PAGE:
Dragon reflected that internal shifts in students was not a yoga teachers responsibility — that they could not take that on. What arises for students ‘on the mat’ was their responsibility, and whilst it is an intention of the practice, it is dealt with on a more personal level (Dragon 2017). Dragon comments, that she encourages students to deepen their practice and embark on their own inward journey by demonstrating the value of her practice and how special it is to her.
Mindful design and restorative practice
Yoga underpins my design practice, it is key to my restoration and recharge from change environments. It supports my authenticity, awareness, grounded, mature and open, honest approach. Design leaders need to remain sensitive to themselves and how they are travelling to ensure they don’t fatigue and burn out. An awareness that change environments can be demanding, and they demand a lot from design leaders. It’s important to establish healthy boundaries, have a restorative practice to rejuvenate, build stamina and create the capacity to be the human you need to be to be in service to yourself and others (Senova 2017).
Yoga encourages students to develop personal responsibility, and master the outcomes of actions and experiences. Goode writes, concepts of ethical practices to develop self-awareness and accountability signify a mature practice (Goode 2015, p. 7). A student practices to fill their body container with their mind to avoid misperception, doubt and illusion; has created an awareness of the relationship between action and outcome. They can continue to develop and seek capacity for the right action that does not cause re-action (Goode 2015, p. 7).
“It is through the alignment of the body that I discovered the alignment of my mind, self, and intelligence.” BKS Iyengar
Education, training and mentorship to build competency, maturity and mindset
Shetler states a core challenge for government is its need to “upskill the public service” (Shelter 2016). Mintrom and Luetjens assert the benefits of design thinking depend entirely on how stakeholders understand and implement it, and the conditions they create for its development (Mintrom and Luetjens 2016, 399). He outlines “leadership and commitment” are essential to design thinking’s success, and the practice is in danger of being applied as “a short-term means to an end” (Mintrom and Luetjens 2016, p. 399).
Mintrom and Luetjens acknowledge that “specific skills are not always present in the public sector”, and a “barrier to greater” application, “could be addressed through training” (Mintrom and Luetjens 2016, 393). He also acknowledges that effectiveness will “depend on a users understanding and intent”, and that it is a time-consuming process ”not to be undertaken for efficiency gains” (Mintrom and Luetjens 2016, 399).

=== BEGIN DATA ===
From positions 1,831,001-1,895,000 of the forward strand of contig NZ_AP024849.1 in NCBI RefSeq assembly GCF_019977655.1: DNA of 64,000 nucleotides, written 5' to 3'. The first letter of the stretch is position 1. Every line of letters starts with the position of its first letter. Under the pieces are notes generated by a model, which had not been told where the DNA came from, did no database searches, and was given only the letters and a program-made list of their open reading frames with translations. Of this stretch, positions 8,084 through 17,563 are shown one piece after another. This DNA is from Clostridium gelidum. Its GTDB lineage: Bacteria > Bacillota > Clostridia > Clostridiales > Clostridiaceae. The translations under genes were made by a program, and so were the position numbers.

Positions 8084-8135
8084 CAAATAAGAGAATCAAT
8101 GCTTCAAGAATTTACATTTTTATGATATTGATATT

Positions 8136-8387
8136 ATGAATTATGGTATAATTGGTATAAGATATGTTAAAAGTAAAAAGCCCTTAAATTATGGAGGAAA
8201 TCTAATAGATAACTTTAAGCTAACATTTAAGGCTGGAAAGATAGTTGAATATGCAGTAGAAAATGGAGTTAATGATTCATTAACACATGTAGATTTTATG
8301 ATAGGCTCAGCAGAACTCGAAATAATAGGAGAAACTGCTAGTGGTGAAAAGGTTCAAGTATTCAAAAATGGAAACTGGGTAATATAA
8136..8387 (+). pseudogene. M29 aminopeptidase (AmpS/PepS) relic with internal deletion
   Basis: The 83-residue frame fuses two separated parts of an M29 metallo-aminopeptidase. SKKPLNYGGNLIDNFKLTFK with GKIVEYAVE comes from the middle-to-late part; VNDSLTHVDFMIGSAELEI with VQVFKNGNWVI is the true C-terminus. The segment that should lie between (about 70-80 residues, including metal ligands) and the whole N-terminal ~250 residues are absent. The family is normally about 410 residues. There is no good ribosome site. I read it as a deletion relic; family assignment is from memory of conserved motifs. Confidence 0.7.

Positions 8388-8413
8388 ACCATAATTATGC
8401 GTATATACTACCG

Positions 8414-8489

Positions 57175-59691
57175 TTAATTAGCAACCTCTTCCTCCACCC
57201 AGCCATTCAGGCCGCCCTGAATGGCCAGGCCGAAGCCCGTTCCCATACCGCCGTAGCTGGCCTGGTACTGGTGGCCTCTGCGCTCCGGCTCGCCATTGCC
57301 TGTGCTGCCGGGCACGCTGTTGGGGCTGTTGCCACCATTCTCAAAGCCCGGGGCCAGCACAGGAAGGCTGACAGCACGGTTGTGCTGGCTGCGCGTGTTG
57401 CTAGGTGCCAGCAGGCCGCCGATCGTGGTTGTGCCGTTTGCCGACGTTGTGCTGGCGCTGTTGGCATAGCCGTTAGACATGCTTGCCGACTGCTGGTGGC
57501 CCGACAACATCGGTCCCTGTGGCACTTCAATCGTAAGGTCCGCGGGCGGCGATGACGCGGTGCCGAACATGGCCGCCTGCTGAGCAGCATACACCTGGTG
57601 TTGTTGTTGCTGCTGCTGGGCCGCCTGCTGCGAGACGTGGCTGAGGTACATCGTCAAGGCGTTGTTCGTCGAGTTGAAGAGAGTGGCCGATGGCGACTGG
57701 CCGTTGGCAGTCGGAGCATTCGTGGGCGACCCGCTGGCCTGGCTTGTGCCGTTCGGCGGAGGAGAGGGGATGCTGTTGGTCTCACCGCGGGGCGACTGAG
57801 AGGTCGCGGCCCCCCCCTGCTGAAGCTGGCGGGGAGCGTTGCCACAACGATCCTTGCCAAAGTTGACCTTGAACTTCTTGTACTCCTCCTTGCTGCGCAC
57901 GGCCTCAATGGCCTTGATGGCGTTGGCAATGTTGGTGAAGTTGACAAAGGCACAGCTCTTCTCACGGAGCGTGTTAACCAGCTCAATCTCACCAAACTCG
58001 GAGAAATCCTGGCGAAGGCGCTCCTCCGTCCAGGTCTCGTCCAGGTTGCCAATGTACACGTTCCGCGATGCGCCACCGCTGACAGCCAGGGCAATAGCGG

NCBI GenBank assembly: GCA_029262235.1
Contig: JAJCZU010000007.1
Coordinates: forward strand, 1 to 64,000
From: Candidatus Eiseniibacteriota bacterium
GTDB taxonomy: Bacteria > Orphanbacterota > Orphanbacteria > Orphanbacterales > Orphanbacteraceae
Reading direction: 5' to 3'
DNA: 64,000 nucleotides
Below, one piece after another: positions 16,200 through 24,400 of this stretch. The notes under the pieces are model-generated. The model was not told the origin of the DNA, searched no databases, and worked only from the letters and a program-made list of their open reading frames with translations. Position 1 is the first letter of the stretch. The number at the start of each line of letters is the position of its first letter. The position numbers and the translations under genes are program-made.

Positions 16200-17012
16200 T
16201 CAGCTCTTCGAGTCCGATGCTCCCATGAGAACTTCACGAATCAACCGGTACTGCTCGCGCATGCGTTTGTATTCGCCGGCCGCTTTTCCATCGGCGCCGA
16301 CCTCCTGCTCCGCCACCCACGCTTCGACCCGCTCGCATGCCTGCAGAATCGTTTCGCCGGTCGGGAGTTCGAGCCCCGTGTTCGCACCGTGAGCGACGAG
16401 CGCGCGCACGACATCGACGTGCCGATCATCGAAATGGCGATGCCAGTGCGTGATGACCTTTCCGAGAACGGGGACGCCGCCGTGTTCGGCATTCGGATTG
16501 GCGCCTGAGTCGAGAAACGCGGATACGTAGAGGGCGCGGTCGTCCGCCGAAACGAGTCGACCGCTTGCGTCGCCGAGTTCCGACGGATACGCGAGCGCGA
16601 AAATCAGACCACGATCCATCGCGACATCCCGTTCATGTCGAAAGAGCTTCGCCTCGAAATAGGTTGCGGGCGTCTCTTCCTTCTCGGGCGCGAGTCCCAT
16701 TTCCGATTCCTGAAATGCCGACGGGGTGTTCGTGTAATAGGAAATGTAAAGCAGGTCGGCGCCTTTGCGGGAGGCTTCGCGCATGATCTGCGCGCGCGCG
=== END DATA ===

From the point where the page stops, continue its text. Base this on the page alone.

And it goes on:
Based on my experience I also see value in up skilling and training everyone involved in the process (stakeholders, managers, designers and participants). Training a baseline for design thinking and service design, to create an understanding of what it is, what to expect and how the group collaborates through the process.
Furthermore, the components of training need to be more than a “knowledge set, skill set and tool set”, it must also include mindset (Howard, Senova, Melles 2015, p. 186). Howard acknowledges training often focuses on skill set and tool set, and the role of mindset is only acknowledged “at a high level” (Howard, Senova, Melles 2015, p. 186).
A graded teacher/student training system similar to the one underpinning the Iyengar yoga school could be advantageous to help prepare the environment and players for service designs introduction, value and their roles within the process. Iyengar’s teaching system is flexibile, rigourous and disciplined; it is structured to provide quality progress based on the student and teachers maturity. The graded system ensures an appropriate practice approach is applied to the environment.
The model also contains a strong mentoring system that nurtures development and supports knowledge to be handed down from person to person. Mentoring can also facilitate a designers mindset to mature and benefit the application of service design in government by creating more designers approaching their practice as ‘a way of life’ not ‘a way of work’.
For service design to be adopted successfully into new settings it requires the support of strong leadership . Outward acts include educating, guiding and steering stakeholders towards an understanding of what the practice is, what it does, how it does it and its value. Bringing stakeholders, managers and participants in the process; engaging them in the co-design process, the low-fi work helps to build knowledge and support. As does ‘bridging’ collaborative networks across stakeholder systems to improve support and input to problem solving.
Inward acts of leadership relate to subtle shifts in mindset towards customer centricity and collaborative work. Mindset is a key component of a designers’ mature practice, essential to their craft and can encourage an approach where they distinguish their approach to design ‘as a way of life’ (Howard, Senova, Melles 2015). The development of a mindful restorative practice is key for design leaders to restore themselves from the constant pressures of change environments. It can also support them to be the human they need to be, to be in service to themselves and others (Senova 2016).
A graded training model similar to the Iyengar yoga teaching framework would be advantageous for government to support the development of a diverse set of capabilities involved in the practice. Designing a training system to provide understanding and grow practical capabilities, backed by a strong mentoring network across departments would be ideal. Acts of design leadership and training to support service design to mature as a practice in government are several ways the existing levels of maturity could be improved. And encourage a wider adoption of the practice to support an improved design and delivery of social services.